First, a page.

Delta had not yet begun constructing the new facility when Hurricane Katrina roared through southeastern Louisiana on the morning of August 29 as a Category 3 storm — possibly the largest hurricane of its strength to approach the United States in recorded history, with its sheer size causing devastation over 100 miles from the center.

Geismar, located about 70 miles northwest of New Orleans, did not bear the full brunt, but Delta had to shut down for four days because there was no power. Many of the employees' homes were damaged, and it took a few days to locate the employees who lived in heavily wooded areas and couldn't vacate their properties.

Green says Delta Trailer's business took a 10% hit for the following month. From an expansion standpoint, the picture got complicated because permits and contractors were difficult to obtain.

“It just slowed everybody down,” Green says. “Once the contractors realized there wasn't a massive amount of work being done in New Orleans, they came back. They just ran down to do the little stuff.”

Delta started the new building in February, finishing it the second week of April.

The new facility has 25' wide bays — 5' wider than in the old building — and 18' ceilings that accommodate overhead cranes.

Delta took one of the old bays and turned it into a fabrication bay. In the near future, Green anticipates that the company will spend $500,000 to purchase a 12' press, 10' shear, and 10' roll.

The company also took a 3000-square-foot area in the old building and turned it into a parts department that will serve as a central warehouse for all the satellite facilities. Green estimates that it should increase the company's parts sales by $200,000 a year.

“That definitely will help us and our customers to have more parts on hand,” Beason says. “We couldn't keep many parts in the old building. We had to cycle them faster. Now we can put them on the shelf. A lot of times people would ask us for certain parts and we didn't have them. We didn't have anywhere to put them and we were using them. Now we'll have walk-in sales or we'll deliver. We'll add a delivery person and a delivery truck.”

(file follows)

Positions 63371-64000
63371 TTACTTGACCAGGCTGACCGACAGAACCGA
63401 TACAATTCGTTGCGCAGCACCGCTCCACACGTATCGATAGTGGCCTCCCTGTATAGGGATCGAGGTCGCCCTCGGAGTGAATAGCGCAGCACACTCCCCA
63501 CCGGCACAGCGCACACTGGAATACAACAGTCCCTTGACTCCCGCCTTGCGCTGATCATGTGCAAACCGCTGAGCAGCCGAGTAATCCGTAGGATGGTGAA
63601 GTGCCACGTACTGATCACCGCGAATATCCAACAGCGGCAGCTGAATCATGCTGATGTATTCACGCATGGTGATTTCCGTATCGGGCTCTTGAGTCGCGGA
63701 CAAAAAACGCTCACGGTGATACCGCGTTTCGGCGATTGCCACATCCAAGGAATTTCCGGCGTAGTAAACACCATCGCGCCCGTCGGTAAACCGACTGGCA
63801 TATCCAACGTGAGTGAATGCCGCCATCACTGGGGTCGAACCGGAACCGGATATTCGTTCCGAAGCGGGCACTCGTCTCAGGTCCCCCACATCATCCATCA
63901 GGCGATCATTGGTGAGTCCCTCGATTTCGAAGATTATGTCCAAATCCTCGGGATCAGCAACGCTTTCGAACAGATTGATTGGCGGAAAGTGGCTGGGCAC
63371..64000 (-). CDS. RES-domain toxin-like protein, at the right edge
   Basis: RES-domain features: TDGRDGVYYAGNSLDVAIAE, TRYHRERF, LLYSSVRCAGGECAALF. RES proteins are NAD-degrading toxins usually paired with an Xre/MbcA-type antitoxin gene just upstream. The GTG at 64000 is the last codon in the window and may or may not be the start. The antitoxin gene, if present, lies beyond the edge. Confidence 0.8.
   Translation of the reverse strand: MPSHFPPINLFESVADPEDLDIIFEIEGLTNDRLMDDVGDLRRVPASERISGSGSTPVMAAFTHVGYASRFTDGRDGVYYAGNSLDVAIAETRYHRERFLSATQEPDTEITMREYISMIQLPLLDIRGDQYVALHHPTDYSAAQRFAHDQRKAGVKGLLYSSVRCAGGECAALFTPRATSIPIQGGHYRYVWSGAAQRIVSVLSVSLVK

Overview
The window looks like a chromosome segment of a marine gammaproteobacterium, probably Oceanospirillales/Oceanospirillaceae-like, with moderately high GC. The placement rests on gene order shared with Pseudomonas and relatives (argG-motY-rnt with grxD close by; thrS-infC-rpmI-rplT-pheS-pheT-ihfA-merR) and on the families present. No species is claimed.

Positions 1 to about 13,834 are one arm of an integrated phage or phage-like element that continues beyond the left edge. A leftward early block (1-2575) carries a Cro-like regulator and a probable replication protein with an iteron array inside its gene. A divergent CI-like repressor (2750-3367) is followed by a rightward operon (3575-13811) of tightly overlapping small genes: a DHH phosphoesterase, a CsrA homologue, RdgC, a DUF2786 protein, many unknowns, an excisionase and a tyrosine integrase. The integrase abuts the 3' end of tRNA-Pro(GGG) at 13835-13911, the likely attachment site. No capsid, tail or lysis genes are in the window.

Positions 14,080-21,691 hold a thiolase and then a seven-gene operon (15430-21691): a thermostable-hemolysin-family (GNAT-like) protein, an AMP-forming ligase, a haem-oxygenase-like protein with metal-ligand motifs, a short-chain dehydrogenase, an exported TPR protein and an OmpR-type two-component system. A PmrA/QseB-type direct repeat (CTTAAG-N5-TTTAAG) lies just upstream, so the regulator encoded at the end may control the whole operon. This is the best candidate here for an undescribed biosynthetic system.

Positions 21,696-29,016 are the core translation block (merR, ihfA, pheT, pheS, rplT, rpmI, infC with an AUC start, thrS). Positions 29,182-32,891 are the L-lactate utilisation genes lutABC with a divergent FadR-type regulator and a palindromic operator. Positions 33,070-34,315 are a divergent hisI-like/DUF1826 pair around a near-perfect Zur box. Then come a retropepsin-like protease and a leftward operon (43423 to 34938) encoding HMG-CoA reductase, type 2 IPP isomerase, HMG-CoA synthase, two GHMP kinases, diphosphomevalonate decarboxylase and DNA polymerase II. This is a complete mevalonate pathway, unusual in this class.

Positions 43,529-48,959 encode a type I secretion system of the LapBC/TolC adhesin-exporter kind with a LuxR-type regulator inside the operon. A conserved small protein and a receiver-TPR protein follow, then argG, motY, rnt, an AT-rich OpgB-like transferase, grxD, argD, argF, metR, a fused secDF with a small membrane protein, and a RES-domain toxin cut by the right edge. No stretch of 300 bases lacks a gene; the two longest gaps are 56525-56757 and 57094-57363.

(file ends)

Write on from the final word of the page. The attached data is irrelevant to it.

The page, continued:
Location, location, location

Delta will continue to service tank trailers, taking advantage of its prime location between Baton Rouge and New Orleans, just off Interstate 10.

“Geismar is probably the most perfect location you could have for a tank-repair shop,” Green said. “Seventy-five percent of our customers are within 10 minutes. You'll see 15 trucking companies if you drive 15 minutes in any direction. That's why we get all of these quick repairs. Our competition so far hasn't moved here. We have all we can do every day.

“We'll work on any type of tank trailer, from the cryogenic type that haul liquid oxygen and nitrogen through general chemical trailers down to milk and water haulers or sanitary products.”

Delta also has a facility in Houston and seven satellite facilities where maintenance is performed.

“If ABC Trucking has a tank trailer operation and needs mechanics, we'll go in and put in a shop foreman and take care of their equipment,” Green says. “We've added one facility in six years, and the rest have been satellites. Next year, we're going to focus on picking up more of these accounts. We're getting better at it. We know how to manage it. We know what kind of people to hire. We've been doing it for three years, and it's getting easier. We know what we tell them we can do and what we can't do. At first, we were eager to do everything for them. We found that backing off a little bit was simpler.

“Our growth in the next five years will be in satellite operations. Putting in a true, full-blown tank-repair shop is very difficult. There's nowhere you can go and hire a tank-repair mechanic. There's no school or training grounds. Even if you go to a trucking company and hire one, you spend two to three years working with him.”

Green says Delta's long-range goal is to develop the remaining six acres of its 10-acre property, possibly adding a terminal and a small industrial park to serve the trailer industry.

For now, those six acres are occupied by horses owned by Beason and Green. They're a welcome diversion when things get hectic.

“About 4 o'clock, when you're about to pull your hair out, you go out there,” Green says, “and the next thing you know, you're not thinking about anything other than taking care of that horse.”